Compared to Management Buy-Outs (MBO), Management Buy-Ins (MBI) are a relatively uncommon form of takeover. While the process can pose significant challenges, in the right scenario an MBI can also make sense for all parties involved: the incoming management team; the outgoing owners; those financing the deal; and the company in question.
Here, we’ll outline what constitutes an MBI, some of the advantages, drawbacks and challenges an MBI offers and what kind of funding options are available for parties looking to acquire a business through an MBI.
What is an MBI?
Unlike an MBO, in which a team from the firm’s existing management acquires the business from its owners, an MBI involves an exterior management team taking over. This simple fact naturally presents numerous challenges for the acquisition process, but otherwise has the same result of a management team becoming the business’ new owners.
The challenges and drawbacks of an MBO
Despite their fundamental differences, MBOs and MBIs do share one major challenge: securing funding. While the members of an MBI team will generally be able to stump up some of their own capital, financing the full value of the deal will typically require some kind of outside financing. Securing this can be time-consuming and, post-acquisition, can mean that profits are impacted by debt repayments.
The fact that an MBI team is exterior to the target business means that, compared to an MBO, an MBI can pose some significant challenges. Firstly, due to being a third party, MBI teams may more often have to compete with other bidders, as opposed to MBOs, which often occur without the business ever being marketed for sale.
This can also pose a challenge during negotiations. In an MBO, the management team will have an existing relationship with the sellers, which can mean an element of trust that smooths out negotiations and due diligence. An MBI team, on the other hand, will likely be unknown to the sellers, meaning they will have to demonstrate their capabilities and necessitating a full sellers’ due diligence process.
Post-acquisition, an MBI team may also take somewhat longer to bed in than an MBO team. While they may have applicable sector and management experience, it can still take time for the new management to get to know the inner workings of the business and build relationships with the staff. This could slow initial growth and make the transition period less straightforward.
Providing that funding can be secured and a deal negotiated with the selling company, then an MBI can be a highly effective takeover method and one that has significant upsides for both buyer and seller.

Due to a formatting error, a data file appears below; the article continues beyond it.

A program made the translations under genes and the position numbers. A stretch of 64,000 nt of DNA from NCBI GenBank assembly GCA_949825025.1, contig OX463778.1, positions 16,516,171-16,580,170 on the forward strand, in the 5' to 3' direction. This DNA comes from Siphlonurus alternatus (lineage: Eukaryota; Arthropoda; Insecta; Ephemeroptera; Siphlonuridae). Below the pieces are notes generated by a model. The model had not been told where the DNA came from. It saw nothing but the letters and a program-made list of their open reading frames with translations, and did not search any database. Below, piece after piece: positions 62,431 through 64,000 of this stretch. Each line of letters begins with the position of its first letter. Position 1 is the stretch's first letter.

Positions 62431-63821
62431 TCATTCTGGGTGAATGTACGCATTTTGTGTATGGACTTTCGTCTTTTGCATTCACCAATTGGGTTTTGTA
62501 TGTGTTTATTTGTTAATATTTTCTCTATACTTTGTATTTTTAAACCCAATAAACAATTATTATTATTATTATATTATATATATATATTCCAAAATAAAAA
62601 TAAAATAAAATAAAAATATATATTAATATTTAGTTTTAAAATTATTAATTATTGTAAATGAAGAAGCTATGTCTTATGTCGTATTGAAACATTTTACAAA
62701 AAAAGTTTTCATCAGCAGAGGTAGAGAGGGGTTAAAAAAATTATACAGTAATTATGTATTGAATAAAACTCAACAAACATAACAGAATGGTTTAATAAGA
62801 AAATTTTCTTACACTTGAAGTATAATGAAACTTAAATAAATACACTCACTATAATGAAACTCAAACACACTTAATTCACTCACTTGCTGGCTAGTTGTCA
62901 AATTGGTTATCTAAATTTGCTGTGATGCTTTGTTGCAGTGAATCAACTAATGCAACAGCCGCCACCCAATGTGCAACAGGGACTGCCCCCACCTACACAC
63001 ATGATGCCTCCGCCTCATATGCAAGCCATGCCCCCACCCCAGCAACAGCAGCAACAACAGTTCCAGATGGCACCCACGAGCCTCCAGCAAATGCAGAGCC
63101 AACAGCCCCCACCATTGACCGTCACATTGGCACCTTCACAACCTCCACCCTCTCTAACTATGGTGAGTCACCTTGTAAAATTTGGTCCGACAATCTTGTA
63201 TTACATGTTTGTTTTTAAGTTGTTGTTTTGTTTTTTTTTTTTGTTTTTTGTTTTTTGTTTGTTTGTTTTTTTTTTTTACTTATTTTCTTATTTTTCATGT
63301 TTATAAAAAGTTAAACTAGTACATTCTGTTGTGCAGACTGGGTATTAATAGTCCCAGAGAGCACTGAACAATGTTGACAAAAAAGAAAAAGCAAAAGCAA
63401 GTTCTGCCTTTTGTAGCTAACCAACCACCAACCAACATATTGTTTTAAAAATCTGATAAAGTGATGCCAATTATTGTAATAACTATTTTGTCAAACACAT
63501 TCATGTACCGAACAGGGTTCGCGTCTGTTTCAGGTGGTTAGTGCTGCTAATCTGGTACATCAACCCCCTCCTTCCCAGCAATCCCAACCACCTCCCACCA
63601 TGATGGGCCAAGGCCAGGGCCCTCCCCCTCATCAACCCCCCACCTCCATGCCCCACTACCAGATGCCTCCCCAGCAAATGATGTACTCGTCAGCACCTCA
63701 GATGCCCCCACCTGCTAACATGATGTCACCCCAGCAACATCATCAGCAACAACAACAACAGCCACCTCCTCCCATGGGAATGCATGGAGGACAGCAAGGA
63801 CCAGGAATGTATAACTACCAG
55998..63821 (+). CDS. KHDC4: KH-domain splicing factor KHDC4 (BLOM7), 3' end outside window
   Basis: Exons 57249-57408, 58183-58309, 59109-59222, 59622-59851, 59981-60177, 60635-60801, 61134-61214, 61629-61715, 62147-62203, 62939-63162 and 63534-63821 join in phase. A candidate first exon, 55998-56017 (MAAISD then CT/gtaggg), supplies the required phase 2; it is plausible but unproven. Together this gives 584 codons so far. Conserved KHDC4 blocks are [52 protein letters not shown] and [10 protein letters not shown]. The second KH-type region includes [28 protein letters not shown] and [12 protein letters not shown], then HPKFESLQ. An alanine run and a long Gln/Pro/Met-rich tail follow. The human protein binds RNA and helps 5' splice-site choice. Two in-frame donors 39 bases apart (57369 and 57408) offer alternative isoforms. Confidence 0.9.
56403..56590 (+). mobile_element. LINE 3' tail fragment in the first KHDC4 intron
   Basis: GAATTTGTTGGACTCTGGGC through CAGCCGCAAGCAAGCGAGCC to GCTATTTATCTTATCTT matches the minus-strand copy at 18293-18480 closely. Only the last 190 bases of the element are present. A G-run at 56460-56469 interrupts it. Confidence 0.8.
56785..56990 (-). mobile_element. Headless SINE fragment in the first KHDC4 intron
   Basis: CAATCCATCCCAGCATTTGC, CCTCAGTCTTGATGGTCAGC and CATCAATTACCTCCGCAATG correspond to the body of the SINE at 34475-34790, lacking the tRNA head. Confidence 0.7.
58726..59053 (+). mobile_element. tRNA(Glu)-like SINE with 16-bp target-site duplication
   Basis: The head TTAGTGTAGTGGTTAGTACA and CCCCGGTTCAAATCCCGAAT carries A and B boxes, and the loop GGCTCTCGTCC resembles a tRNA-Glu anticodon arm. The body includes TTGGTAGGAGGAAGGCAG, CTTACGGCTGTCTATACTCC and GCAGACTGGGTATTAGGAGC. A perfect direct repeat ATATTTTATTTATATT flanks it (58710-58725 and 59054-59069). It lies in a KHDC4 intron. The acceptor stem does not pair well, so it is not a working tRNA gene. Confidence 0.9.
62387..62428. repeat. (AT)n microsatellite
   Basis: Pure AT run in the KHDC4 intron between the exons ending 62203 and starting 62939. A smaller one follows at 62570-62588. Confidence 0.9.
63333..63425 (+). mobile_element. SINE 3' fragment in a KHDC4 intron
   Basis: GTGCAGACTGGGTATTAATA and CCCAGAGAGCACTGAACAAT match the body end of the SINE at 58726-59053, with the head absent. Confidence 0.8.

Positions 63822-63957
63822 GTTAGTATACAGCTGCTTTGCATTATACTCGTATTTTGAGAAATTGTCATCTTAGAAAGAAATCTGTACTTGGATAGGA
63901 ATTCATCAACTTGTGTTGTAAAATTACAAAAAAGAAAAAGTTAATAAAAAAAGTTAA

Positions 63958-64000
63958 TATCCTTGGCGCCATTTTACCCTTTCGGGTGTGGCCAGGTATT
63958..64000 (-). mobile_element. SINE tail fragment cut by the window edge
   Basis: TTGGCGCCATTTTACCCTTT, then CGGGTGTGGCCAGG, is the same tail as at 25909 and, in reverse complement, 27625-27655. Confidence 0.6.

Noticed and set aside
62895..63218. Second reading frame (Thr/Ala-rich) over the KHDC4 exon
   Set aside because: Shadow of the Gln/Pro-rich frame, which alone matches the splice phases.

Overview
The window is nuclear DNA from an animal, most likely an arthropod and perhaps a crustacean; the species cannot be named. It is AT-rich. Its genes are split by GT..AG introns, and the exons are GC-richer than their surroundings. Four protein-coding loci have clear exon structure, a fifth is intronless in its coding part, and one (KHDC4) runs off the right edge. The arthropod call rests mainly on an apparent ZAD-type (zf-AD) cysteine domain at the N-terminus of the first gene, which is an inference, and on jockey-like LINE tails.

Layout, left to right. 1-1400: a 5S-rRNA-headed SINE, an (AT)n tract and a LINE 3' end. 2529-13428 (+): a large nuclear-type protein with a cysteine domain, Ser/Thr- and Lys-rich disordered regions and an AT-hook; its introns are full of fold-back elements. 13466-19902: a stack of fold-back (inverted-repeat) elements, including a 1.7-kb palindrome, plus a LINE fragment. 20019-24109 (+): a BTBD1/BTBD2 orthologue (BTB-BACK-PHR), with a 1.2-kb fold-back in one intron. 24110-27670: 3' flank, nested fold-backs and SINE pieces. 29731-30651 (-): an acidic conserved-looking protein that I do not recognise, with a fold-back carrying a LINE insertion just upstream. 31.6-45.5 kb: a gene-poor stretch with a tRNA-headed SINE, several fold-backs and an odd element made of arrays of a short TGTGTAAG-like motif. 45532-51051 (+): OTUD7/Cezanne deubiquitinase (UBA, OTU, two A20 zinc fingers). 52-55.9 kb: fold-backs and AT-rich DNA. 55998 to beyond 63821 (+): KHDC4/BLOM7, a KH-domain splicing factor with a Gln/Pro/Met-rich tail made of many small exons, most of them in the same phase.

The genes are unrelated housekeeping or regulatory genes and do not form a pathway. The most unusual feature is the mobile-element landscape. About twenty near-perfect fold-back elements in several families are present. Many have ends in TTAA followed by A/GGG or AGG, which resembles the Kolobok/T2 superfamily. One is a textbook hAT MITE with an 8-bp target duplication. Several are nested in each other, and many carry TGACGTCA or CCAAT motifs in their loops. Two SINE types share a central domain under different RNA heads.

If you have a group of business associates that you have previously worked with and trust, then an MBI can enable you to take on a company and rapidly begin targeting growth and higher profits, without the drawn out (and perhaps considerably riskier) process of starting a business from scratch.
For a seller, meanwhile, an MBI can represent the perfect opportunity to hand the business over to a highly experienced, trustworthy management team. If the sale of the business is constructed with significant earnouts based on future performance, then this might be preferable to an MBO involving a management team that may not have extensive experience of running a business.
In the case of a struggling business, an MBI that sees an incoming management team with detailed knowledge of the sector, experience running a business and new contacts and opportunities could turn the business around.
MBI financing options
The key part of the MBI process is arguably getting the funding in place to enable the deal. For teams looking to acquire a business via an MBI there are several financing options available. Commonly, MBOs are funding through debt and equity or some other form of hybrid financing.
Increasingly, specialist SME lenders are launching loans designed specifically to support MBIs at small and medium-sized firms. This has proven helpful in addressing a lack of funding for MBIs at SMEs in the UK.
Private equity financing is also frequent in MBI transactions, but, as in an MBO, will require extensive due diligence on the part of the private equity backer. Furthermore, private equity firms enter these kinds of transactions with a view to exiting a few years later, this not only means that their backing is finite, but also that there will be pressure for the business to deliver a significant return on their investment.
Finally, while perhaps less common than in an MBO, MBIs can also sometimes involve funding provided to the management team by the seller. This can be advantageous to both parties, firstly by potentially fast-tracking the acquisition process and secondly by reducing the up-front price for the buyer, while possible enabling the seller to gain a higher valuation through deferred payments.